Stanislas Wawrinka came into his first Grand Slam semifinal match today as an extreme underdog. (I made the case for that this morning.) For the second consecutive Slam encounter with Novak Djokovic, he nearly scored the upset.
As was the case with Andy Murray in Wawrinka’s quarterfinal match, Djokovic didn’t look like a top-three player, especially for the first hour or so. He dropped the first set 6-2, making way too many errors (18, against only six winners), and failing to take advantage of Stan’s complete inability to put a first serve in the box.
A few games later, the match turned even further in the direction of the Swiss. After a marathon, 18-point game at 1-2, Wawrinka saved three break points then won a couple of long rallies in the following game to score the first break of the second set. However, Wawrinka’s first-serve percentage caught up to him while Djokovic started to play slightly better tennis. Novak broke to even things up at 4-4, and both players continued to hold serve into a tiebreak.
In retrospect, that second-set tiebreak was the turning point. And if we had to isolate one point, it would be the one on Wawrinka’s racquet at 2-3, when he double faulted. He never got the mini-break back.
The Swiss only double-faulted six times in the match–not bad for a 331-point contest–but the rough patch in that second-set tiebreak was the first of three very important points he threw away with his serve. He double-faulted on break point in the first game of the fourth set, giving Djokovic a break he would never recover. And at game point, 40-30, at 1-1 in the fifth, he double-faulted to give Djokovic an opportunity at deuce.
That third game of the fifth set will go down in the record books. It lasted 30 points, progressing through twelve deuces. Djokovic had five break points, and Stan saved them all.
At the time, it felt like a turning point. After all, what else could a 12-deuce game be? Looking back, it was Wawrinka’s last hurrah.
It is remarkable that Wawrinka, playing against the best returner in the game, earned the result he did. He barely made half of his first serves, never topping 55% in a single set. It’s remarkable, either a testament to Stan’s ground game or an indication of Djokovic’s poor play today, that he won half of those second-serve points.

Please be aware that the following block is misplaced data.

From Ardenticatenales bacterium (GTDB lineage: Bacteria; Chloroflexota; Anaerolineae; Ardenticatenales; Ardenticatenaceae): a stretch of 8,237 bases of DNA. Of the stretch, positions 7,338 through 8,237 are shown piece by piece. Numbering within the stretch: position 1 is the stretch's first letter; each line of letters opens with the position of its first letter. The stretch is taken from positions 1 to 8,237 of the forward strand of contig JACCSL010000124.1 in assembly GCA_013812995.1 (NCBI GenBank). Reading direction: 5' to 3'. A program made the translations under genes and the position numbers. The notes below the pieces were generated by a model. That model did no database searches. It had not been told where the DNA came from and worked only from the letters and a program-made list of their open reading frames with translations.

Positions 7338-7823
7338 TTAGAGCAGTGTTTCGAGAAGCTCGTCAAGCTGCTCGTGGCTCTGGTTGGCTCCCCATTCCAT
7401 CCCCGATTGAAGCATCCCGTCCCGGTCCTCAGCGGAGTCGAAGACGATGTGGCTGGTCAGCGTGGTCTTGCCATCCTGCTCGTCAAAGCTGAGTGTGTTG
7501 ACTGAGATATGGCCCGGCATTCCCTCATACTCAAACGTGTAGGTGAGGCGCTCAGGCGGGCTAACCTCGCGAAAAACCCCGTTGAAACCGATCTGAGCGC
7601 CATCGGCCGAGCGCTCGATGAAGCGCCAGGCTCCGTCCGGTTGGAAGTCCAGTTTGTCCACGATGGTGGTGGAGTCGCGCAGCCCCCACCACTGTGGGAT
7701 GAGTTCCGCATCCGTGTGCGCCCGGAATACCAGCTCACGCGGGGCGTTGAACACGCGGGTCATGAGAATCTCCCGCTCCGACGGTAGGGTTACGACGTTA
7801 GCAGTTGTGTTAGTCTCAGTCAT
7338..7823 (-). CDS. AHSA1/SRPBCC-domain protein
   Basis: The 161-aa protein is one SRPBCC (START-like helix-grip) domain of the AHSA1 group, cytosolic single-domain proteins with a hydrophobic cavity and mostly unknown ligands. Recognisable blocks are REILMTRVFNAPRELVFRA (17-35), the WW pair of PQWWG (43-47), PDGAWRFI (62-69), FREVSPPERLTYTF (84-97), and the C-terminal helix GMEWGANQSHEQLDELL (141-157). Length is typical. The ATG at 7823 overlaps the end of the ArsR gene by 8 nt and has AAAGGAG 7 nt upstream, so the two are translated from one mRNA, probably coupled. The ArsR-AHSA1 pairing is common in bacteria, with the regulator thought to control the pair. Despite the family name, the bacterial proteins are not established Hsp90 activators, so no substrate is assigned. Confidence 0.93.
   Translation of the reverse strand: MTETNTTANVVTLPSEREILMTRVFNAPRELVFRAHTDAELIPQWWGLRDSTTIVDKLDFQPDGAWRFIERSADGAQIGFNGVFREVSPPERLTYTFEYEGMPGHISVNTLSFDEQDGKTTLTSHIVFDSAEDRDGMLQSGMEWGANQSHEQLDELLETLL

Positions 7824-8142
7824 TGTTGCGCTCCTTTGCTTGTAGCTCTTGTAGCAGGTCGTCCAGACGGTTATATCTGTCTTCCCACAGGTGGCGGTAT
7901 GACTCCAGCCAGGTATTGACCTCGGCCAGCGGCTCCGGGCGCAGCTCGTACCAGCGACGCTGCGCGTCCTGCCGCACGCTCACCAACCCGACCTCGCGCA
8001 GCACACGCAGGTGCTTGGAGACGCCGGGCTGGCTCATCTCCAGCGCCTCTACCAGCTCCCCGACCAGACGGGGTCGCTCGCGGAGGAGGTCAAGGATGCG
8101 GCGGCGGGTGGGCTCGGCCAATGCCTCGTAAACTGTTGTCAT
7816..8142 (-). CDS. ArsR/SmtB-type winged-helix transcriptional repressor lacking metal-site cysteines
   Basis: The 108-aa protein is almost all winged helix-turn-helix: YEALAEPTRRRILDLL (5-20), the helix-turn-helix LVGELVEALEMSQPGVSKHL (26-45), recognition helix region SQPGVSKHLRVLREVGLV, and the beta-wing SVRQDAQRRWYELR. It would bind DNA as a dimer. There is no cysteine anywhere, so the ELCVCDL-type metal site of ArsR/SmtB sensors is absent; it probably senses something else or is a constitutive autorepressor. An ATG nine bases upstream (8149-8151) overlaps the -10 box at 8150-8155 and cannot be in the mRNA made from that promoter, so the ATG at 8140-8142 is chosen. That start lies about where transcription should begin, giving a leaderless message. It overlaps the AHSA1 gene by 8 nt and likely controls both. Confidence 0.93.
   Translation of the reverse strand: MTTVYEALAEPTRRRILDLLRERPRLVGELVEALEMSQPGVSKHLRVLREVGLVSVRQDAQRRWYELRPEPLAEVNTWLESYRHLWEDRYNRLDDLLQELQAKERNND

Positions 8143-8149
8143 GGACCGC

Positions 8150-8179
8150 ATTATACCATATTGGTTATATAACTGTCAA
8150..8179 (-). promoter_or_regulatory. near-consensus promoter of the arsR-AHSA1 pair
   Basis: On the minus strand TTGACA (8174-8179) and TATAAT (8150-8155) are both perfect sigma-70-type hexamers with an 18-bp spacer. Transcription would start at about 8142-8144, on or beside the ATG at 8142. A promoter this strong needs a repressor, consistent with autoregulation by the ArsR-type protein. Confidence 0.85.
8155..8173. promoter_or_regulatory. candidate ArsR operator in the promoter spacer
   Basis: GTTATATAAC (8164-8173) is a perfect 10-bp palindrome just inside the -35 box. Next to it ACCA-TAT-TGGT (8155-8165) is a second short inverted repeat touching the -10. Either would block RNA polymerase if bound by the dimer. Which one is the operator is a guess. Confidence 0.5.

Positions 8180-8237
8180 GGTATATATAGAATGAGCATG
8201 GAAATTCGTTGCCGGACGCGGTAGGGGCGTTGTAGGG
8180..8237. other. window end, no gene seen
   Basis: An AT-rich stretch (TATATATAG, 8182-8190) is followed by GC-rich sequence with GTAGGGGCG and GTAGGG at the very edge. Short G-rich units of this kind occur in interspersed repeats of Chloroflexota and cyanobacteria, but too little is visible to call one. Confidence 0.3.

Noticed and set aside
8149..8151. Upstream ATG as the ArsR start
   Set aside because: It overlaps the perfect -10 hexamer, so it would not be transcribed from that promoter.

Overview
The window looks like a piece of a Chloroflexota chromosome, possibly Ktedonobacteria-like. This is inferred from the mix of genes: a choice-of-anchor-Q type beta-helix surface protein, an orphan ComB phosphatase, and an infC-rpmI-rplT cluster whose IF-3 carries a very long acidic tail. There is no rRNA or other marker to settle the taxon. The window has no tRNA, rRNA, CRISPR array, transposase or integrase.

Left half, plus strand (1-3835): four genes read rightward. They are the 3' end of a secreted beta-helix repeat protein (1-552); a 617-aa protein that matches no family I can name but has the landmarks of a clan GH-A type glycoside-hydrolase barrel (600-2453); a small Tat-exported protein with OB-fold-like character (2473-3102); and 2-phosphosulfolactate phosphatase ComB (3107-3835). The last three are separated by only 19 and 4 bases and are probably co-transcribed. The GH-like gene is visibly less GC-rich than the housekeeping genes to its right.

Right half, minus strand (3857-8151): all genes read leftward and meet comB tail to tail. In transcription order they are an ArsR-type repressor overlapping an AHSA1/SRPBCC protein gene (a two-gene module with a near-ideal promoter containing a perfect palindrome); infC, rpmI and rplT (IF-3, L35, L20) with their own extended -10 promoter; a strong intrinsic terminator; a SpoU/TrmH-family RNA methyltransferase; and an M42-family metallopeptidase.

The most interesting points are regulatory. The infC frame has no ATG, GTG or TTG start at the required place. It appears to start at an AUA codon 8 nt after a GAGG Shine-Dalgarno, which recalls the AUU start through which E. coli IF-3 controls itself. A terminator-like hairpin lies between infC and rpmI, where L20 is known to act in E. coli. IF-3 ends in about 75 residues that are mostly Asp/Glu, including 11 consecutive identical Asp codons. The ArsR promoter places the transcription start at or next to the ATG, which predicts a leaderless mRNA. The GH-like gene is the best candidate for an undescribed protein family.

And by the fifth set, his ability to play on was increasingly in question. At 4-1 in the fourth set, Wawrinka left the court for a medical time out, getting a tape job on his upper thighs. He clearly wasn’t moving as well after that, though the results barely show it. Somehow he continued to fight Djokovic for every point. He took a few more chances–including some reckless ones–but continued to slug it out in plenty of long rallies.
But in the service game following the marathon hold, Wawrinka’s magic didn’t hold. He saved two more break points, but on the eighth chance of the set, Novak finally broke. There wouldn’t be another chance. From 3-2, Wawrinka continued to hold serve, but no game would reach deuce.
It was a great effort from the Swiss. Like his straight-set win over Murray, it is, one hopes, a sign of things to come. Save Nadal, Wawrinka has played as well as anyone this fortnight. He’s no young rising star, but in the few years remaining in his professional career, he deserves, at the very least, another shot at a Grand Slam semifinal.